Today there are only about 500 witches practicing witchcraft. In Danish
legend tradition, the witch is perhaps the best known example of a
supernatural threat in human form residing within the boundaries of the
The witch, as she is presented in tradition, appears as a terrifying and at
times vindictive menace, intent on wreaking economic and physical havoc on
otherwise seemingly safe rural communities.
Danish folklorist Evald Tang Kristensen (1934 and 1980, and in everything
from broadsides to newspaper articles during the preceding, intervening and,
to a lesser extent, subsequent years, horrific crimes ranging from assault to
sabotage, poisoning to larceny, kidnapping to murder are attributed to witches.
The profound threat to a community ascribed to witches in legend tradition--
and folk belief in general--derives in large part from their status as
community insiders. One can never be entirely sure that a next-door neighbor,
a friend or even one's own spouse is not a witch.
Because of the clear proclivity of witches to undermine the economic integrity
of a community and their wanton disregard for the physical well-being of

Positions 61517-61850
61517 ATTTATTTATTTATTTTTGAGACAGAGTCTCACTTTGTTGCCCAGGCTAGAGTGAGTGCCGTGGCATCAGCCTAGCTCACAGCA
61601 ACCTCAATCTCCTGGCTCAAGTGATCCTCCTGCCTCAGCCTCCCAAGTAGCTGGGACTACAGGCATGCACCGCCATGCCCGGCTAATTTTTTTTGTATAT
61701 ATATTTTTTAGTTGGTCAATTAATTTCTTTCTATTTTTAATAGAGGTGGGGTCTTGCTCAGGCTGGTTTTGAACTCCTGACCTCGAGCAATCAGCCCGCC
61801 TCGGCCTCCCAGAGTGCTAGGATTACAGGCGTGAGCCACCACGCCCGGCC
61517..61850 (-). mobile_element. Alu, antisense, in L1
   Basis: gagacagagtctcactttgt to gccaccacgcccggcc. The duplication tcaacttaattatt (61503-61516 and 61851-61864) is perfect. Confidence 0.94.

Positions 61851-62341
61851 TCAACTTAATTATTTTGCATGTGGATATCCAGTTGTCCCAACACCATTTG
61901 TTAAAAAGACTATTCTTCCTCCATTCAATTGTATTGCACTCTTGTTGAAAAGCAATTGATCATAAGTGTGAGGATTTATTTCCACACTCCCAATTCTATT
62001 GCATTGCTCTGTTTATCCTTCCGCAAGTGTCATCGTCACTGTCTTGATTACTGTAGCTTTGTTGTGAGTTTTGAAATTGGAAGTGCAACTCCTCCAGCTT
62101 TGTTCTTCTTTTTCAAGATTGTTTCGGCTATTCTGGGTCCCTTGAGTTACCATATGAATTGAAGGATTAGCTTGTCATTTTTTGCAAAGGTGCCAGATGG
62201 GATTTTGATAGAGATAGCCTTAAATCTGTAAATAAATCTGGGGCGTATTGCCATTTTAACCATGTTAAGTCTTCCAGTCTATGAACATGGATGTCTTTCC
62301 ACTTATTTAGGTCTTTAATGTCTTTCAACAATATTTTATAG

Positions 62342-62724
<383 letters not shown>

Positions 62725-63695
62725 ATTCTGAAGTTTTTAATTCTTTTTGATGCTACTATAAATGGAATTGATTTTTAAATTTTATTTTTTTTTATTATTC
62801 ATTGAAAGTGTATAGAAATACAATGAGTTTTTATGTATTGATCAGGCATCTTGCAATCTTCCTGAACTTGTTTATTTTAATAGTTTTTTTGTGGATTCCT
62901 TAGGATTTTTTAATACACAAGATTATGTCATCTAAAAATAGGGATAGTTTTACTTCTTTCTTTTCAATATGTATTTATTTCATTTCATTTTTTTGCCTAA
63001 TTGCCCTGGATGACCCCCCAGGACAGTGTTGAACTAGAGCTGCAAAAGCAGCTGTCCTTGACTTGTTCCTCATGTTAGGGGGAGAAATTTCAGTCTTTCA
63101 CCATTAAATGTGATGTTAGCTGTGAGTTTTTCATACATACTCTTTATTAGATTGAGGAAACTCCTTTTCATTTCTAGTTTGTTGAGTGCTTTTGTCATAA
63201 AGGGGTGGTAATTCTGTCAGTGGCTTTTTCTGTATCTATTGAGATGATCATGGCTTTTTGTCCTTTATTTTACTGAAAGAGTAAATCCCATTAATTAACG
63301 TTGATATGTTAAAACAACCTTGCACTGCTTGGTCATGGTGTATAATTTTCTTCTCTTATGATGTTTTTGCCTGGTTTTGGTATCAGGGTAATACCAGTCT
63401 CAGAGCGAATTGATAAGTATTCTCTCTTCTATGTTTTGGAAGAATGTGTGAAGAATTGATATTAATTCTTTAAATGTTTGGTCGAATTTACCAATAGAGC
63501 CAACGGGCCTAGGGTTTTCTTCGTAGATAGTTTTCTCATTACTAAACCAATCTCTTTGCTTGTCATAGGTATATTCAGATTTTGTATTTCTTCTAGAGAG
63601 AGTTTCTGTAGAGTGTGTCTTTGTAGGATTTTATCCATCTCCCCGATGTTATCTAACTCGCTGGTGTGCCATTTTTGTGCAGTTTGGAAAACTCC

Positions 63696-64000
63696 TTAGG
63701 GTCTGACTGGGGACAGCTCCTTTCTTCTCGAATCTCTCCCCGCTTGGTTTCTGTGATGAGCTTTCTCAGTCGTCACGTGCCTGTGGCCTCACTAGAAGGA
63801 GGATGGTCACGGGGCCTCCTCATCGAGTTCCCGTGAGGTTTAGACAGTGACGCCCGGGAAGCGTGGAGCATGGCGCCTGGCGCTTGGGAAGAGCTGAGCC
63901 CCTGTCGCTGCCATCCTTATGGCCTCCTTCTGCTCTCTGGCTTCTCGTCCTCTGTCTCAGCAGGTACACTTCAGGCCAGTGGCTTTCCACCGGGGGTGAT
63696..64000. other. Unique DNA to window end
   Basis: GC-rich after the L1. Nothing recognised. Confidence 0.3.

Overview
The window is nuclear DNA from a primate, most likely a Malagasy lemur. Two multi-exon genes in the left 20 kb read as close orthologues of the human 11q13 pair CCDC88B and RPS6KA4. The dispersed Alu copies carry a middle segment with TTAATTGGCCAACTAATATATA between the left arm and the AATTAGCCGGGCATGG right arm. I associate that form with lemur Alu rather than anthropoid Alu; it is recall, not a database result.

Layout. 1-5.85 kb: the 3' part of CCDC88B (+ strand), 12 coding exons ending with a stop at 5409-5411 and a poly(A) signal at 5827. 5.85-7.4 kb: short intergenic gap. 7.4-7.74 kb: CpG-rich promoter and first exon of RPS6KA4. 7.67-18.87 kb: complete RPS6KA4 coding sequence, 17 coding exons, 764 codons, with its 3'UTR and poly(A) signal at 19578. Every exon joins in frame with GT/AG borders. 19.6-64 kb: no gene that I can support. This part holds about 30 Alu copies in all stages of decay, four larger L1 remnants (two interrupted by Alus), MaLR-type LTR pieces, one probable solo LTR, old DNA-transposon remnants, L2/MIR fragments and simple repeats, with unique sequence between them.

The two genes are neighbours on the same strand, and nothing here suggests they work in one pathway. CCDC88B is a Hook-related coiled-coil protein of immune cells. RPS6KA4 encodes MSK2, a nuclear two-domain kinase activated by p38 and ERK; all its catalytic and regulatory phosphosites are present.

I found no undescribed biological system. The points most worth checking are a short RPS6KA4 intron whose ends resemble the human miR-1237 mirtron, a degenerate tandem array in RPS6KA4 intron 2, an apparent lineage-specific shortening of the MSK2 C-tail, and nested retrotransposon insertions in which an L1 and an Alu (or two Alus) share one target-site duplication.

community members, knowing who was a witch and who was not--a knowledge
directly related to the contemporaneous storytelling tradition--was, at least
up through the nineteenth century, a matter of great importance.
The general conceptions both of the witch and of witchcraft were not
constant from the sixteenth through the nineteenth centuries. Furthermore,
narrators' motivations to affix the term "witch" to certain individuals or
classes of individuals seem to have changed considerably. While one might
expect that kloge folk (cunning folk) who, because of their abilities to cure
illness and remove curses, would have been frequently accused of witchcraft,
this does not appear to be the case, at least not until the nineteenth century.
By that time, calling someone a "witch" had vastly different consequences than
in the seventeenth century. It seems likely that this later use of the term
"witch" in connection with cunning folk was connected to the market for
healers--while using the label no longer had the potential to result in
execution, it did have the power to hurt the practice of a local cunning man or
The late sixteenth and seventeenth centuries were arguably the heyday of